The furniture in your house can have a huge impact on the environment, and a new study suggests that it’s the people who live there who could be impacted by the spread of outdoor furniture.
Researchers at the University of Michigan found that people who lived in neighborhoods with more outdoor furniture were 50 percent more likely to have asthma and 50 percent less likely to live in a neighborhood with outdoor furniture than those who lived with less.
The findings, published this week in the journal Environmental Health Perspectives, suggest that it may not be the furniture itself that is harmful to the environment — rather, it’s how much furniture people are using to live outdoors that is causing the problem.
According to the researchers, the problem starts with people’s expectations of what outdoor furniture looks like, the kinds of furniture they want, and whether they want a certain kind of furniture to be installed.
While indoor furniture may be seen as a healthier option for people living in urban areas, the study also found that outdoor furniture was not associated with healthier living environments.
Instead, the outdoor furniture seemed to be associated with a higher prevalence of asthma, which in turn was associated with more asthma-related hospitalizations and hospitalizations for other health conditions, such as heart disease, stroke and cancer.
The study suggests, for example, that outdoor dining chairs may not necessarily be the best choice for people who like to sit and eat outdoors, but may also be associated in many cases with higher levels of indoor respiratory diseases such as asthma and COPD.
The research also found outdoor furniture to cause higher levels for respiratory illness than indoor furniture, and that it was also associated with higher rates of asthma and other respiratory conditions, particularly COPD, compared with indoor furniture.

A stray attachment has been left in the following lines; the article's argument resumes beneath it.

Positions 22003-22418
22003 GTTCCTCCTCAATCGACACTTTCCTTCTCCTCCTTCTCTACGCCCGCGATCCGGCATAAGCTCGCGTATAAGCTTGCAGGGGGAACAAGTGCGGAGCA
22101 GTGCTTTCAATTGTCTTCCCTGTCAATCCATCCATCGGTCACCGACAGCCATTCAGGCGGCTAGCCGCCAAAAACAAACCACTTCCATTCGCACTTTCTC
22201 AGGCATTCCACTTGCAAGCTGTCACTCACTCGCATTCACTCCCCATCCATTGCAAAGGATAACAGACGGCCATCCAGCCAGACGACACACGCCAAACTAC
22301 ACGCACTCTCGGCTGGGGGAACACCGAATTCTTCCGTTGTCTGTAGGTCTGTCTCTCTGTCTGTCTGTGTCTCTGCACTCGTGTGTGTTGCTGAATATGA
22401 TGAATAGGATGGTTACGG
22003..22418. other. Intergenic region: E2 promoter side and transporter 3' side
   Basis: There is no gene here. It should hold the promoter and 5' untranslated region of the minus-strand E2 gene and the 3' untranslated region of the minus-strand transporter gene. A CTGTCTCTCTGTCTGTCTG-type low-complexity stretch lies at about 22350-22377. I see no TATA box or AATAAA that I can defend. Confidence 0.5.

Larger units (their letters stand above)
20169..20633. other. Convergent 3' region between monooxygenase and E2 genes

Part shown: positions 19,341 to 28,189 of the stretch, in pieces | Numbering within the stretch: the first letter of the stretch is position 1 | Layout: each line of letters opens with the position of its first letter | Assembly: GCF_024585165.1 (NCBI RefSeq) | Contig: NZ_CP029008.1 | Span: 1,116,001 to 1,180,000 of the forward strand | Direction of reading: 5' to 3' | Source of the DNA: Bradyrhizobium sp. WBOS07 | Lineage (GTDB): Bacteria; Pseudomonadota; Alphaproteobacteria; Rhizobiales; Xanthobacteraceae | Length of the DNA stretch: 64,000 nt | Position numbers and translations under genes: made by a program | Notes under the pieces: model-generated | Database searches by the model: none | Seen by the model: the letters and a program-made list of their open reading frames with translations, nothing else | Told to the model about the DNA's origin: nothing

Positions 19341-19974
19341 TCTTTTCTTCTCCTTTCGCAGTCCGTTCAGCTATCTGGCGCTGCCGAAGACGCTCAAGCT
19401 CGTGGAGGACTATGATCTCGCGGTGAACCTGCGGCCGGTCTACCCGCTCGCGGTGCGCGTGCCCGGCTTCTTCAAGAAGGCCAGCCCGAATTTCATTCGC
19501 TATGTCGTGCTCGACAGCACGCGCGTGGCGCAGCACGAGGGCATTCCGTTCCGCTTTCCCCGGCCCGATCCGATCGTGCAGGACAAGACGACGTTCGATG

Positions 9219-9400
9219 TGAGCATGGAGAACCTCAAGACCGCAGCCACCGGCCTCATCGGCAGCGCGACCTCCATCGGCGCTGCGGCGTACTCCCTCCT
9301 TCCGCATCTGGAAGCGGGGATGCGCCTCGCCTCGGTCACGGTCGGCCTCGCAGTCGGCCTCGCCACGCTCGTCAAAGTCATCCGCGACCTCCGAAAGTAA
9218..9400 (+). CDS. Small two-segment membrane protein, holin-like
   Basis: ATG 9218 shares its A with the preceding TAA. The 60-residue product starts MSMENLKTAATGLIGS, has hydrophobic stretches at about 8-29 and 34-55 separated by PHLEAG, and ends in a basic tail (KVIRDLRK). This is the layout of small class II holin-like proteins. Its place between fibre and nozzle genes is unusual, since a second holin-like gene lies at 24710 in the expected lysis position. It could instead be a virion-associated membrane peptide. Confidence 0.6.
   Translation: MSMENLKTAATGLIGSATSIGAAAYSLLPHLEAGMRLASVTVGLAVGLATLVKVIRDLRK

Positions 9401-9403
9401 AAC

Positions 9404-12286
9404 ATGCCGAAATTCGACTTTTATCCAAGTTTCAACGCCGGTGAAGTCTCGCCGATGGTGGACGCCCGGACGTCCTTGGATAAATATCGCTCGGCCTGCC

According the study, outdoor furniture is associated with asthma rates that were nearly five times higher than indoor and indoor furniture combined.
“It is difficult to know what to make of these findings given the potential confounders that may be present,” said lead author J. David Stoddart, a professor of occupational health sciences.
“In addition to outdoor furniture, we found that indoor furniture also may be associated to higher rates and potentially higher asthma rates,” Stoddarts added.
“We do not yet know if these associations are causal or merely the consequence of the exposure to outdoor living in these populations.”
This new study is important because it suggests that indoor living may not always be optimal for people, but that the furniture that people use to live outside may also have a detrimental effect on their health.
“Our study is the first to examine the association between outdoor furniture and respiratory illnesses in this population,” said Stoddard.
“This is a finding that needs to be explored further.”
The study, “How Outdoor Furniture Affects Health and the Environment: A Population-Based Study,” was published in the Journal of Occupational and Environmental Medicine.
The researchers were led by J.J. Stoddars senior author and associate professor of physical education and occupational therapy at the Center for Occupational Health and Rehabilitation Research.